Category Archives: Language and Literature in Society

||-Tripping over tramlines-||

“Tramlines”, icydk, are those upright parallel bars that OED1 and OED2 editors used to indicate that a word was “alien or not fully naturalized”. So, for instance, zeitgeist you may recognize as a word of German origin, not infrequently heard in English. In OED1 (1928) it appeared as ||Zeitgeist, and this mark was preserved on […]

Guest Post: Cataloguing the Catalogue

Cosmin Dszurdsza is a research assistant at The Life of Words. In my last guest post I discussed problematic magazine classifications. Now, once again, a periodical publication proves to be an exciting and difficult genre identification challenge. The kind of text I will be dealing with today is the “catalogue” (filtered out of our data […]

Shakespeare’s Earliest Citations in the OED

No author’s representation in the OED has received more comment than Shakespeare’s: if you ever come across a mention of OED citation evidence, more than likely it’s being used to substantiate (sometimes challenge or qualify) a claim that Shakespeare invented the most English words, or made up the most new meanings for existing words, or […]

OED Subject Matter

In my last post I described using HathiTrust’s Solr Proxy API to fetch Hathi genre metadata for OED quotations. But genre is not the only metadata that Hathi sends back down the intertubes when I ask it a question. For most works, I also get a Library of Congress Classification code for the volume. This […]

OED Gender Genre

In “Sex in the OED” I  ran through some figures on female vs male representation in OED quotation evidence, comparing the original OED1 with the later Supplements that resulted in OED2. Here I look a little closer at what kinds of works by women the two editions tended to cite. Below are two charts breaking […]

Burchfield’s Reach-Backs

The vast majority of the quotation evidence in Robert Burchfield’s OED Supplements comes from after the first (1928) edition was completed. The median date for these is 1944, whereas for the first edition it’s 1742. However, in some circumstances the Supplements did reach back into periods already covered by OED1 — if it could antedate […]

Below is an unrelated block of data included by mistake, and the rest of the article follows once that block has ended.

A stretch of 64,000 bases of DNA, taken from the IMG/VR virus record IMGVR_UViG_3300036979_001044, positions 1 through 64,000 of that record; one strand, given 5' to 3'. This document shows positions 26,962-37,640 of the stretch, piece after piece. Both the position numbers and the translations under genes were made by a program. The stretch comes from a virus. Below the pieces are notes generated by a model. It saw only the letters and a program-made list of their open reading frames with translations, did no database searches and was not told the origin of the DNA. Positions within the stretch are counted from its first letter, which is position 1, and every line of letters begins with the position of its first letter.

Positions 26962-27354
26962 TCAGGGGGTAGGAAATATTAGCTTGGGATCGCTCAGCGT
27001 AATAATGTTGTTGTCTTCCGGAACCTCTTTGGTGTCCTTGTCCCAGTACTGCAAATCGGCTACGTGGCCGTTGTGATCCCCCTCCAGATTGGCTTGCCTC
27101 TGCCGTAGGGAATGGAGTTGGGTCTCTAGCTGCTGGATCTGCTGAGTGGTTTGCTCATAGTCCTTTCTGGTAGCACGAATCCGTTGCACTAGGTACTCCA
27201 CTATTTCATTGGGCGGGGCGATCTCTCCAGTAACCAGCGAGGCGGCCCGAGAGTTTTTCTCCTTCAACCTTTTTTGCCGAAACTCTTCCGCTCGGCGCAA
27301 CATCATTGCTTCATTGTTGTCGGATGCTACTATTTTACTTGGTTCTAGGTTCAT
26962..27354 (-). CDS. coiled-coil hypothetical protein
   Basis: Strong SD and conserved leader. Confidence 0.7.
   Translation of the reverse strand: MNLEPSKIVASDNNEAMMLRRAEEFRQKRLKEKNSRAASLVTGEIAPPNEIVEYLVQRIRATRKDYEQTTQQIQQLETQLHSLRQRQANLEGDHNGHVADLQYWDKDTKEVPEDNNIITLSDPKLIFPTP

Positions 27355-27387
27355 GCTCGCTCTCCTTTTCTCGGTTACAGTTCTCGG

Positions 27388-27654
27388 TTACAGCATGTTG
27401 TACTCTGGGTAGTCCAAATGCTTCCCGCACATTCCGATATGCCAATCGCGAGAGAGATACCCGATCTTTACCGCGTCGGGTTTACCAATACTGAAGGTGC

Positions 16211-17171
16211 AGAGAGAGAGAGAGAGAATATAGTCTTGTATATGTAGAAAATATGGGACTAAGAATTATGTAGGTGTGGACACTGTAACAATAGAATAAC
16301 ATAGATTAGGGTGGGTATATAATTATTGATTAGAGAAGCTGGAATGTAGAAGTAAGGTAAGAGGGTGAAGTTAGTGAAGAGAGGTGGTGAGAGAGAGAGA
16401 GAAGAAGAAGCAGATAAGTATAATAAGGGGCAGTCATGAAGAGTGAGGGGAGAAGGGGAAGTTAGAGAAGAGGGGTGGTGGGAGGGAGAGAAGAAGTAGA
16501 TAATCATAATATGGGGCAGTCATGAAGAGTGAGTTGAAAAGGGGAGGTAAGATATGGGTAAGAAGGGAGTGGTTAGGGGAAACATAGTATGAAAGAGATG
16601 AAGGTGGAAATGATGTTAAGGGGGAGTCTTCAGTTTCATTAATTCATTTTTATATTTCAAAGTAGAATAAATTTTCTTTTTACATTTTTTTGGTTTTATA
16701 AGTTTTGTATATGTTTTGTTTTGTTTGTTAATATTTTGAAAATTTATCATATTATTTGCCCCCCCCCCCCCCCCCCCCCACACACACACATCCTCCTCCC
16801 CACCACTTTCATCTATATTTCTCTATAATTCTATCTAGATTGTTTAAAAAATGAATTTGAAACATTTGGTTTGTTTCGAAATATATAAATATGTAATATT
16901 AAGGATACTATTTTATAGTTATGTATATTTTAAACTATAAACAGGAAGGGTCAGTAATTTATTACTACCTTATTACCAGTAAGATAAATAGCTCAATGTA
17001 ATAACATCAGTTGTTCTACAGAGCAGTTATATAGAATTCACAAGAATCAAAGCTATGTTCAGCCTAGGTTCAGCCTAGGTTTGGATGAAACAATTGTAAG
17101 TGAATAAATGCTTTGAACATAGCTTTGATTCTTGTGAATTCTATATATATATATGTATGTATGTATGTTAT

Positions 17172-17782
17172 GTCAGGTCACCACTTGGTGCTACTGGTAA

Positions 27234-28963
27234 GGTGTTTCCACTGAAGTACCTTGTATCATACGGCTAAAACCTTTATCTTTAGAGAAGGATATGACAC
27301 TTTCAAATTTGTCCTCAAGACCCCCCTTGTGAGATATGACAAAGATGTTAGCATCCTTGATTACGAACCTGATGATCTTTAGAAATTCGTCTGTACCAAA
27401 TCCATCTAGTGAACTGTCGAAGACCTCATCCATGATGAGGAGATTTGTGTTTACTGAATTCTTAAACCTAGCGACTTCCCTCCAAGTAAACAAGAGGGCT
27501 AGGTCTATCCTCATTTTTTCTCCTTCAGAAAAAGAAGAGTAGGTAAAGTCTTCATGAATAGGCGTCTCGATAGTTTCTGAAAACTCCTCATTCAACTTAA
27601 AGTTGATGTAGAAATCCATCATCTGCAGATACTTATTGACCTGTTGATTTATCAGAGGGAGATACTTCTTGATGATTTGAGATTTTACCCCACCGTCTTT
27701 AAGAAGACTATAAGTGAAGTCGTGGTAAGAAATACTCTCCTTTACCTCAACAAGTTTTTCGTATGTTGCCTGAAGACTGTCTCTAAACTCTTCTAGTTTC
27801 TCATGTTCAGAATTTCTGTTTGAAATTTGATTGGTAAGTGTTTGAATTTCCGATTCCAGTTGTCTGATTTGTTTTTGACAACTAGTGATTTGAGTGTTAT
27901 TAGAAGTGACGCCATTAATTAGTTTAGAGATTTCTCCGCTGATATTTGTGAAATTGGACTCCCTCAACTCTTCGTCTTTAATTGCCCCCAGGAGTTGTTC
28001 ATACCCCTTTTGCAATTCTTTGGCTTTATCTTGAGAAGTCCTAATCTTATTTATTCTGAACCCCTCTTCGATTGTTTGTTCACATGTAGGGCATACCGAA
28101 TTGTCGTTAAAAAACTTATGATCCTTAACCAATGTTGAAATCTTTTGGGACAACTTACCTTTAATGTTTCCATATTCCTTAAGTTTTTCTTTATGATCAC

Sex in the OED

Two subprojects concerning OED quotation metadata are now near enough to complete to present some preliminary results. They concern the sex of the authors quoted in the OED, in both the first edition (1928) and the later Supplements (1933, 1972-86). The most focused work on this question so far has been Baigent, Brewer, and Larminie, […]

Entitled Professor

I happen to have an interest and a certain amount of expertise in words that mean their own opposites. You might say I’m qualified to post here on that topic. You might even say I’m entitled to my opinion on a wider range of things in which I’m not necessarily expert. But if you call […]

Last Day to Submit a Poem for the 2016 Poetry Contest

Today is the last day for Ontario secondary school students to submit a poem to The Life of Words Poetry Competition 2016. Keep your eye on the contest page for upcoming news, and for eventual publication of The Life of Words Anthology 2016, which will print the winning entry and all honourable mentions. We’re received […]

How did OED Supplements Supplement?

There has always been an interest in the changing editorial practice within and between various editions of the Oxford English Dictionary. Recently some scholars have complained that changing electronic interfaces are making it impossible to distinguish what edition a particular definition or quotation is coming from. See, e.g., Charlotte Brewer, “OED Online Re-launched: Distinguishing old […]